Monday, July 16, 2012

A Dangerous Ride - Installment Two

By August Hutchinson

The Safety Appliance Act also was inspired by and applied to couplers, another menace to trainmen. On 13 December 1877, brakeman Edward Smith, having already lost all but two of his fingers from previous coupling mishaps, got his hand mashed while coupling cars. John Restorf, on 11 October 1877, jogged in between two moving cars to uncouple them, as was common practice for men on switching duty, when he snagged his foot on a railroad tie, tripped, and was run over. Both of his lower legs were cut off, and his left arm was crushed. He died 13 days later.

Messrs. Smith and Restorf suffered from the two most common types of coupler accidents for trainmen. The link-and-pin coupler was the culprit in most cases. Men had to walk or jog between cars, and either pull a pin out of a coupler to uncouple two pieces of rolling stock, or guide the two pieces together and insert a pin into the coupler.

Most early attempts to fix these problems weren’t very successful. To give one example, almost all railroads in New York required their men to use gadgets known as coupling sticks, which would allow them to guide two pieces of rolling stock together without endangering their fingers. But while coupling, the men still needed to go between cars to drop the pin in, and while uncoupling, they still needed to pull the pin out, so they still ran the risk of being run over or damaging their hands. All the same, coupling sticks were at least a step in the right direction, even if the reason for mandating them was, as many workers insisted, “to shield employers’ pocketbooks in court.”

One ideal solution was developed very early on: the automatic coupler, the first of which (invented by Eli Janney, a former Confederate officer and dry goods dealer) was patented in 1873. To understand how it worked, take your left hand, palm toward you, and curl the tops of your fingers toward you. Then take your right hand, palm away from you, curl the tops of your fingers away from you, and hold it next to your left hand. Now push the fingers of your left hand over your right hand, and then pull so that your left and right hands are now locked together. No longer did trainmen need to run in between two gigantic cars to guide the coupler together and drop a pin in; the couplers linked themselves as the cars came together (hence the name ‘automatic’) and could be unlinked via a lever operable on the extreme left or right of a car, away from the tracks and wheels.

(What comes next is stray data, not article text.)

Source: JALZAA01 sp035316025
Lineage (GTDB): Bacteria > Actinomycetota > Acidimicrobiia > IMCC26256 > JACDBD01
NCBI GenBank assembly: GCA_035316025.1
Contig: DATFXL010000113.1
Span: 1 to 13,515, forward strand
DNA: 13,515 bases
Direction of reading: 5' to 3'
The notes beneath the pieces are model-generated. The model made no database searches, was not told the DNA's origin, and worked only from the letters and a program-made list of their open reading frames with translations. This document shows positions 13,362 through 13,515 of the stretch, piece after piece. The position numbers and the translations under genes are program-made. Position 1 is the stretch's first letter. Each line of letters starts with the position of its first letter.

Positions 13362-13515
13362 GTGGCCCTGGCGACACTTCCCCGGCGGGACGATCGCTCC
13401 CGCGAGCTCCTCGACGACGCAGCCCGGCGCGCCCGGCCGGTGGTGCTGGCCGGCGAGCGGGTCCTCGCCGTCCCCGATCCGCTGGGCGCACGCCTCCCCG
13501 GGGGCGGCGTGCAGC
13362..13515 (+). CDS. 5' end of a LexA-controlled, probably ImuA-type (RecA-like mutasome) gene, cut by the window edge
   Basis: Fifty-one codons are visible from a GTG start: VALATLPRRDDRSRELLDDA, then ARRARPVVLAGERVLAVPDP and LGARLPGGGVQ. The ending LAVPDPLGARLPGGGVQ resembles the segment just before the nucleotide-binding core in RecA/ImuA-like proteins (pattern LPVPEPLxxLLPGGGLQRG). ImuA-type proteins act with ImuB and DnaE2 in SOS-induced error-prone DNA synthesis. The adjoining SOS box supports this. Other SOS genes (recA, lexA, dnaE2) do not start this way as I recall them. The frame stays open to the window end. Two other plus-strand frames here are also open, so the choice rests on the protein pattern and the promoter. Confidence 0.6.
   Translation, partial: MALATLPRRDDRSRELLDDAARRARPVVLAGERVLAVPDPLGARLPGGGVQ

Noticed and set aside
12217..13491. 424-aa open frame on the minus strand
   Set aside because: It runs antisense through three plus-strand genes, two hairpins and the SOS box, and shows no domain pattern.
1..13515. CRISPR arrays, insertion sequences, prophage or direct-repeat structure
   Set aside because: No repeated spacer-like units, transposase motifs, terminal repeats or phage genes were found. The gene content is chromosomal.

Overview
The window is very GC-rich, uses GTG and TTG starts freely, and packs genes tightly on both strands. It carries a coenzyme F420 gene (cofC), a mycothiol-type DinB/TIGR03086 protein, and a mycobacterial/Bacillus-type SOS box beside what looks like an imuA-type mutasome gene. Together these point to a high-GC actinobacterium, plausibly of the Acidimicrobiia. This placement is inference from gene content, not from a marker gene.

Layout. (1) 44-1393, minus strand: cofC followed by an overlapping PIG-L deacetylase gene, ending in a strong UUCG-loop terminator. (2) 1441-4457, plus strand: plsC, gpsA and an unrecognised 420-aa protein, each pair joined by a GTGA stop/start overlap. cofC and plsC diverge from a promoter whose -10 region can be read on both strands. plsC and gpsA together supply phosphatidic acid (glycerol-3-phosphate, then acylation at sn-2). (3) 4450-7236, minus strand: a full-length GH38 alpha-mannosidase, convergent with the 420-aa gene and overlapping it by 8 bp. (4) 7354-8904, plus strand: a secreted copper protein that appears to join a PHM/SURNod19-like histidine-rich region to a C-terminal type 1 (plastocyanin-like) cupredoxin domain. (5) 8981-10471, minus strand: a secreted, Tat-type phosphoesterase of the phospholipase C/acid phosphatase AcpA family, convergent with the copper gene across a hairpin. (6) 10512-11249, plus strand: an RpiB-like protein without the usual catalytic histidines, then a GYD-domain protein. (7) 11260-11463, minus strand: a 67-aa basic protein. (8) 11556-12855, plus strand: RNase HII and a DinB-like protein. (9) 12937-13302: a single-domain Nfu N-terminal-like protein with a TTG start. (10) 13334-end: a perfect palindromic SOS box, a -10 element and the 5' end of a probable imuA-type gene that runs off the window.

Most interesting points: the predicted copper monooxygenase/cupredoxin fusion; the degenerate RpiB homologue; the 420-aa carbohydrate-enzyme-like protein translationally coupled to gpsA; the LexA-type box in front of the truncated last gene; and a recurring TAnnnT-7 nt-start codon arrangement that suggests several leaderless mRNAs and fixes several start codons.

Patent Diagram for Eli Janney's automatic coupler.
Unfortunately, automatic couplers such as Janney’s were very slowly implemented - seventeen years after they were invented, only ~10% of all rolling stock was fitted with them. Considerable coupler research had occurred in the seventies and eighties, but it was not executed with urgency. The first research to have a real impact took place at the 1886-7 Burlington trials, arranged and hosted by the Chicago, Burlington, and Quincy railroad. Though geared toward brake testing, they led the independent and influential MCBA to promote Janney’s coupler.

The ICC also helped the automatic coupler cause as it was helping the air brake cause: by releasing its first set of national statistics in 1889, thus bringing political, public, and press attention to the sad state of coupler affairs. That year, it reported, ~300 employees had died and ~6,800 were injured due to coupling accidents. That amounts to 15% of all employee deaths and 33% of all employee injuries for that year. Pressure mounted, and by the passage of the Safety Appliance Act in 1893, ~25% of railroad equipment was fitted with automatic couplers. But, perhaps because of growing traffic, the number of coupler-related injuries had also unfortunately increased to ~11,300 by that time.

Once again, it was the freight service (FS) trains that were behind the times. In 1889, years before the Safety Appliance Act was passed, ~95% of passenger service cars were already equipped with automatic couplers; that number grew to ~98% by 1901. By contrast, in 1889, only ~6% of the FS trains had automatic couplers; that number grew to ~98% by mid-1901 thanks to the act.

But the proliferation of automatic couplers wasn’t the solution to all coupling issues; just because they were prevalent doesn’t mean they were of high quality. In 1904, the ICC reported that 20% of the nation’s rail cars had defective couplers. This is the primary reason that, even though the number of employee casualties from coupling had declined dramatically since 1893, ~250 coupler-related deaths and ~2,800 coupler-related injuries occurred in 1903, after the almost total departure of the link-and-pin system. Railroad companies, though responsible for installing defective couplers in the first place, were also responsible for fixing the problem by replacing them. By 1910, only ~1% of rail cars had defective couplers.

Come back next Monday for A Dangerous Ride - Installment Three, and you’ll learn about the impact of research laboratories on railroad quality and safety.

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